The pedicle is probably not as important as other variables in terms of maximizing your safety and happiness...
- If possible, get the report of your first surgery and bring with you to consultations
- In terms of minimizing your risk of complications and maximizing your chance of happiness, the most important variable will not be the technique used, but WHO does it
Choose a surgeon with a great deal of experience and skill in breast surgery, and you should be safe and happy regardless of the details of the technique.
Secondary mastopexies after doughnut lifts
There is always a slightly greater risk of nipple necrosis with revision procedures. It is always helpful to know the previous pedicle used to lower the risk of problems. Usually a donut lift is just an areola lift and not divided from surrounding tissue or it may have been a vertical type pedicle. Better to ask your surgeon.
Having a previous lift has been shown not play a role in future pedicle choices.
Inferior pedicle has the poorest blood supply as the anatomical studies showed. For that reason I rarely perform (if ever) inferior pedicle lifts. Medial pedicle has the most robust blood supply. But ultimately, the safest technique is the one your surgeon has most experience with.
Additionally, these days a wise pattern is not required unless you have droopy breasts. In my practice I perform wise pattern incisions only in massive weight loss patients who have dramatic volume loss and excessively droopy breasts.
Full Breast Lift After "Donut" Lift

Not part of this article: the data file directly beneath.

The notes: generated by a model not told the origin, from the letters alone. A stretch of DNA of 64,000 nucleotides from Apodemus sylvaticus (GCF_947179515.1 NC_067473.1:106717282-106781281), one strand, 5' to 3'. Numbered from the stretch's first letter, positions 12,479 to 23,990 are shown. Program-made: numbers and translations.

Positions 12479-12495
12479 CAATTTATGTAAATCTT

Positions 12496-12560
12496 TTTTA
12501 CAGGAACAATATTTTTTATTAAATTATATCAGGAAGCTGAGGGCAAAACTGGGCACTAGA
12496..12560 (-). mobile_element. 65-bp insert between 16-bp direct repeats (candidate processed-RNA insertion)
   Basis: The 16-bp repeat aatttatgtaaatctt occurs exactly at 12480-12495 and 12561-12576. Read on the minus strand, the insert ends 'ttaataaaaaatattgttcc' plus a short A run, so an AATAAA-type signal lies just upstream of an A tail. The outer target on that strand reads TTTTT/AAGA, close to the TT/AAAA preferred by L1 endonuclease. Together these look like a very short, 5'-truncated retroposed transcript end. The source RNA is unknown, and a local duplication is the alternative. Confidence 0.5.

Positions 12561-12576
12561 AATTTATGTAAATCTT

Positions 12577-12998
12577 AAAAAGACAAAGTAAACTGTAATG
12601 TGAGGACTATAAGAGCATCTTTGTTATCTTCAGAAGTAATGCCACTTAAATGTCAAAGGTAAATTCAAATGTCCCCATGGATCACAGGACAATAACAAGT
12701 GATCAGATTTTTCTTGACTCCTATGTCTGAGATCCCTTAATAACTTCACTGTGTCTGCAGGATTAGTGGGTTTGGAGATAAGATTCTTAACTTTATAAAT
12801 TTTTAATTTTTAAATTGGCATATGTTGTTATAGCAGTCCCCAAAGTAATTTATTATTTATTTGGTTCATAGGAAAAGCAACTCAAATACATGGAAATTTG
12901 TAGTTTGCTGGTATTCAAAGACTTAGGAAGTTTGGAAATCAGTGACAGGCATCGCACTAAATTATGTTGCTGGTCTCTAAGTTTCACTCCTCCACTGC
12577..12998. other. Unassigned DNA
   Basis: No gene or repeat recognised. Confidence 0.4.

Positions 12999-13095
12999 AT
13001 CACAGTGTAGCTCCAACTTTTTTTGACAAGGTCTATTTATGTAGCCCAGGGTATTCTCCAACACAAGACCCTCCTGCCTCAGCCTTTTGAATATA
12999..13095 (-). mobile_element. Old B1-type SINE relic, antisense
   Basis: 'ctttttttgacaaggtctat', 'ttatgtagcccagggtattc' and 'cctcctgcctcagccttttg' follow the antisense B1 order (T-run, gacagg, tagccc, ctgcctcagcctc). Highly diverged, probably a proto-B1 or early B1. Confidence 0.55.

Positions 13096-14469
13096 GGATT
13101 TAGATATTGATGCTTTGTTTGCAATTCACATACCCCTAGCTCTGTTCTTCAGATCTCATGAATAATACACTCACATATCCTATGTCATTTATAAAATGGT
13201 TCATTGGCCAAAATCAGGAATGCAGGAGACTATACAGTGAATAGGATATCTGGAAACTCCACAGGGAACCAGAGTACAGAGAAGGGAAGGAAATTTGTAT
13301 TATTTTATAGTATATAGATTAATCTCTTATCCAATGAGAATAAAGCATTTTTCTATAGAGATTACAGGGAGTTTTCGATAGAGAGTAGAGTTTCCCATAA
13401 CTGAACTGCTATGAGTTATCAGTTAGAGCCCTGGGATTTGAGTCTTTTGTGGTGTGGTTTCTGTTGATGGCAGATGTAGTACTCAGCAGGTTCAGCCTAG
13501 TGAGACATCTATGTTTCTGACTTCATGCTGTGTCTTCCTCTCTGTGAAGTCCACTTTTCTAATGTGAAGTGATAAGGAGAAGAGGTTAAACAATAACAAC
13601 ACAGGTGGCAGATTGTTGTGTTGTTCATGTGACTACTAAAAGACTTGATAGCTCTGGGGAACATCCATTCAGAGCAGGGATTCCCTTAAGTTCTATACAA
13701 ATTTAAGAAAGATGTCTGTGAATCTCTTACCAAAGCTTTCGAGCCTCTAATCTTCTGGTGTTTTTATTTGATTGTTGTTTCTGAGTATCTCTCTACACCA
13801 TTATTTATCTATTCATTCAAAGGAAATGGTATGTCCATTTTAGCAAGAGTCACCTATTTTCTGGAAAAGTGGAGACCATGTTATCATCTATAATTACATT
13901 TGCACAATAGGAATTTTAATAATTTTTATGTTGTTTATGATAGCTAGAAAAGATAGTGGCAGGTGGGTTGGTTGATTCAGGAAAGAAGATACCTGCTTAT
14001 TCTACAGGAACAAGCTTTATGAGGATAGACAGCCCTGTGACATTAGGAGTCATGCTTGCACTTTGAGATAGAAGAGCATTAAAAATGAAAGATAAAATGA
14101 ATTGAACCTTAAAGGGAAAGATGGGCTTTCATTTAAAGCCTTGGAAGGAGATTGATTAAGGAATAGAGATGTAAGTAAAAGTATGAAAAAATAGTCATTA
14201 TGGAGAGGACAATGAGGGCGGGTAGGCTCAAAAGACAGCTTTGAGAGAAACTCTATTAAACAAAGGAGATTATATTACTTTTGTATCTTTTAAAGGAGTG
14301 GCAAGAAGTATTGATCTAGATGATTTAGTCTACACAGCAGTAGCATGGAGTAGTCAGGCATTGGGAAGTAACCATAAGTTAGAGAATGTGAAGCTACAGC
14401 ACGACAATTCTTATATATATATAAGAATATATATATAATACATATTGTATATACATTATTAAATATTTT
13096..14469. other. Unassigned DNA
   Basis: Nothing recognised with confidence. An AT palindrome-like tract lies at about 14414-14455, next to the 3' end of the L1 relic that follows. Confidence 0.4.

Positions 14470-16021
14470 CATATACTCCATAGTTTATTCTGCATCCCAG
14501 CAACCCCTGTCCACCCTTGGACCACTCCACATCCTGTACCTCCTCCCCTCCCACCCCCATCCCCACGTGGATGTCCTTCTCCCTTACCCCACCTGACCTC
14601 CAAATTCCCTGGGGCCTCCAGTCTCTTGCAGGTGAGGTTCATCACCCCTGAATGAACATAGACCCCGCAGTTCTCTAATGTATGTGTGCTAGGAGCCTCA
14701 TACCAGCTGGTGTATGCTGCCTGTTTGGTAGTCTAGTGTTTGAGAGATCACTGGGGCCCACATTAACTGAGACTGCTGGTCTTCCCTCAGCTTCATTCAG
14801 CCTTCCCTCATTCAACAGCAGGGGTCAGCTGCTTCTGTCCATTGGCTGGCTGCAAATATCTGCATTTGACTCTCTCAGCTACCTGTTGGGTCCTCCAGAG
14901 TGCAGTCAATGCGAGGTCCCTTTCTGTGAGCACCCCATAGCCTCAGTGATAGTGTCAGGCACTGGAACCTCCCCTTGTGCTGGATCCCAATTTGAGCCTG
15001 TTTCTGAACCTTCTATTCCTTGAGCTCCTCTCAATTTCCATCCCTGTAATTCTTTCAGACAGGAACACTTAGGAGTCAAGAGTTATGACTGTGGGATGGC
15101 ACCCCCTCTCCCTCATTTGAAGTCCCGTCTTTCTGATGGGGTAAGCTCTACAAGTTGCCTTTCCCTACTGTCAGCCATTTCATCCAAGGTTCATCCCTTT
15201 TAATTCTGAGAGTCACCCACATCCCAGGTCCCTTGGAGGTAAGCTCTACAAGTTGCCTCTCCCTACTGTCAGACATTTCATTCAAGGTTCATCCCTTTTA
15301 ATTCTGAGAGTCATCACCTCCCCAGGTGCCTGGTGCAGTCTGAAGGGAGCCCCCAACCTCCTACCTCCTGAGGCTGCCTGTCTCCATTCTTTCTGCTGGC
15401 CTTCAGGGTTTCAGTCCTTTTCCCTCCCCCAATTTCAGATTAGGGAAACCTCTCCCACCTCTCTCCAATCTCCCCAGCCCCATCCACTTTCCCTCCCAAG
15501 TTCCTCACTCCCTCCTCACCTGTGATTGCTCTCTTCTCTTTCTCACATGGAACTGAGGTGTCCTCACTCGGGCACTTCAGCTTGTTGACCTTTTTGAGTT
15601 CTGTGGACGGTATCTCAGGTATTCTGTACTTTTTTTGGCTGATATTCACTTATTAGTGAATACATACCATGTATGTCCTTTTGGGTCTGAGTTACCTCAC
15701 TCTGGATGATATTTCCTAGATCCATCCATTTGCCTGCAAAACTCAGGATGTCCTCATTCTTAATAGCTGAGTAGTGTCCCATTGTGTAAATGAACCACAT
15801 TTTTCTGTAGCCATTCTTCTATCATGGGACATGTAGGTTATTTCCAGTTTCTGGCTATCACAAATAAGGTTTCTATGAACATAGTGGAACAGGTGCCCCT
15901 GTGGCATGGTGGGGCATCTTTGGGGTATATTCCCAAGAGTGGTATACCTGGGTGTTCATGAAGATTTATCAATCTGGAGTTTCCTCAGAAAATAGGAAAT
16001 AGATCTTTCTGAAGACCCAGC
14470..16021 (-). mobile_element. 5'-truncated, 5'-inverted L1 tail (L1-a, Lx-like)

What Pedicle for a mastopexy
I have found that donut "lifts" seldom satisfy patients for long so your predicament is not unusual. In your situation the first question I would ask is where was the approach made to create the pocket for your augmentations? The incision for the donut was all the way around the areola, but chances are the the incision down through your breast was made through the lower half of that incision which would have compromised the inferior pedicle blood supply. I have had the best results using a superior pedicle in these instances. The blood supply is better and the pedicle shorter. A small transverse incision can also be done to round the contour of the breast a bit more which make it look like you have had a Wise (inferior) pattern lift, but the scar along the fold is much shorter. Good luck.
Breast lift and nipple necrosis
You are doing your homework but have missed the most important thing here - whether the implant is above or below the muscle! Above the muscle has deprived the breast of much of the blood flow that comes directly up into it from the muscle and risks nipple necrosis higher than below the muscle. The key is to know this placement, tell the doctor and make sure they have great experience and have done this hundreds of times.
These answers are for educational purposes and should not be relied upon as a substitute for medical advice you may receive from your physician. If you have a medical emergency, please call 911. These answers do not constitute or initiate a patient/doctor relationship.